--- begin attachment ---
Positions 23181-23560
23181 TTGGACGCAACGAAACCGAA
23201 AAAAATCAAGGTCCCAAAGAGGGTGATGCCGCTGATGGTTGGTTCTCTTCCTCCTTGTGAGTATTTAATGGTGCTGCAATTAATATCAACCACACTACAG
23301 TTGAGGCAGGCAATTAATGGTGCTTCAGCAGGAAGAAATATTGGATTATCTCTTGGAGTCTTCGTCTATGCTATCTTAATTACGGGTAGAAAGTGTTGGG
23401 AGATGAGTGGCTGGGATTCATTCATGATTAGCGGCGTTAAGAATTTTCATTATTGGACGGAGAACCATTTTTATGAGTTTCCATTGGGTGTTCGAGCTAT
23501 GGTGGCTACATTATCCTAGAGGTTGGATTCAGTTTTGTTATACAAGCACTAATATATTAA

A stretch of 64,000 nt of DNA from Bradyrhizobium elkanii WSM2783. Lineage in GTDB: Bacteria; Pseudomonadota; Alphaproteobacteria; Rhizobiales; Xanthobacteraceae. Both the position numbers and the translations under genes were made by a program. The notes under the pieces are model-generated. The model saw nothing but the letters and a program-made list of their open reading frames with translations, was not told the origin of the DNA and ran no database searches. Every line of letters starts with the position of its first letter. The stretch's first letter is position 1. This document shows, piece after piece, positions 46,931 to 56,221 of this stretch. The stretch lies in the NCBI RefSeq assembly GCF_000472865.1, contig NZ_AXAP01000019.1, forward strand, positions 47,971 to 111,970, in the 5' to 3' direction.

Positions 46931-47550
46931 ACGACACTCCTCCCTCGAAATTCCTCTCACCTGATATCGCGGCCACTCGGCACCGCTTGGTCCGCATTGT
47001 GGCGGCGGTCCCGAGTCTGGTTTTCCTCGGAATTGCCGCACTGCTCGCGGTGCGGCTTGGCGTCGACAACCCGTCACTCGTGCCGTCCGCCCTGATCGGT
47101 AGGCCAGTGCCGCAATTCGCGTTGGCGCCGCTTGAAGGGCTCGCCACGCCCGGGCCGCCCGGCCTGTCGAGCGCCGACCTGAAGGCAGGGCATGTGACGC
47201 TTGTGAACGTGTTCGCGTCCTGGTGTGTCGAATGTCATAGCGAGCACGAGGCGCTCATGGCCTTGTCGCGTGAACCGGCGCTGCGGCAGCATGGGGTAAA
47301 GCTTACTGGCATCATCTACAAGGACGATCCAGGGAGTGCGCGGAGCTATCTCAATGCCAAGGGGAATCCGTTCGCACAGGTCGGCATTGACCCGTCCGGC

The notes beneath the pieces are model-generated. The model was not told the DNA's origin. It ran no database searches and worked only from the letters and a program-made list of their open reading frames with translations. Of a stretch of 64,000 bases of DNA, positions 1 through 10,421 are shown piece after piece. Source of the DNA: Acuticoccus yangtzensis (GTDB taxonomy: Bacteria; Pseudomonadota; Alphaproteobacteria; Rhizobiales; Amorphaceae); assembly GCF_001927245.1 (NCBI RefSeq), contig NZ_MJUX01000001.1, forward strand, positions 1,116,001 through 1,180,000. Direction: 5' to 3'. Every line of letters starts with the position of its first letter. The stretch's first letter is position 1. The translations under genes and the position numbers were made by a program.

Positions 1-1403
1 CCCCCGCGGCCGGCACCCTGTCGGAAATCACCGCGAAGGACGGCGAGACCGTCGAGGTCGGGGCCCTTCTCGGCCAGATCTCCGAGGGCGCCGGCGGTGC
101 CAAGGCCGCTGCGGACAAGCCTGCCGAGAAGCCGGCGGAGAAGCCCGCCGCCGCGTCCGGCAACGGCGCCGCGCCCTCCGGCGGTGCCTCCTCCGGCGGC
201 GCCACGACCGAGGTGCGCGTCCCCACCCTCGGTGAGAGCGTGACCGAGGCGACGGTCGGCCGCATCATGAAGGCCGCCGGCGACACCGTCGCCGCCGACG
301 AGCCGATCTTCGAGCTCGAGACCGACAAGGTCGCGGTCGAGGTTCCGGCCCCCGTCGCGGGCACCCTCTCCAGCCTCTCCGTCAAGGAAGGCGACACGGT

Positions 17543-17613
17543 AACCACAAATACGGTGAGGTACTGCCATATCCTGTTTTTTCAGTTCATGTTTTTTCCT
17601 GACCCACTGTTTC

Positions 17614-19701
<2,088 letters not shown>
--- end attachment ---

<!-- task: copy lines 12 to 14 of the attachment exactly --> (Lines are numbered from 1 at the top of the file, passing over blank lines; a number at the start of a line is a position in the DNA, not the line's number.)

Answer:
47201 TTGTGAACGTGTTCGCGTCCTGGTGTGTCGAATGTCATAGCGAGCACGAGGCGCTCATGGCCTTGTCGCGTGAACCGGCGCTGCGGCAGCATGGGGTAAA
47301 GCTTACTGGCATCATCTACAAGGACGATCCAGGGAGTGCGCGGAGCTATCTCAATGCCAAGGGGAATCCGTTCGCACAGGTCGGCATTGACCCGTCCGGC

The notes beneath the pieces are model-generated. The model was not told the DNA's origin. It ran no database searches and worked only from the letters and a program-made list of their open reading frames with translations. Of a stretch of 64,000 bases of DNA, positions 1 through 10,421 are shown piece after piece. Source of the DNA: Acuticoccus yangtzensis (GTDB taxonomy: Bacteria; Pseudomonadota; Alphaproteobacteria; Rhizobiales; Amorphaceae); assembly GCF_001927245.1 (NCBI RefSeq), contig NZ_MJUX01000001.1, forward strand, positions 1,116,001 through 1,180,000. Direction: 5' to 3'. Every line of letters starts with the position of its first letter. The stretch's first letter is position 1. The translations under genes and the position numbers were made by a program.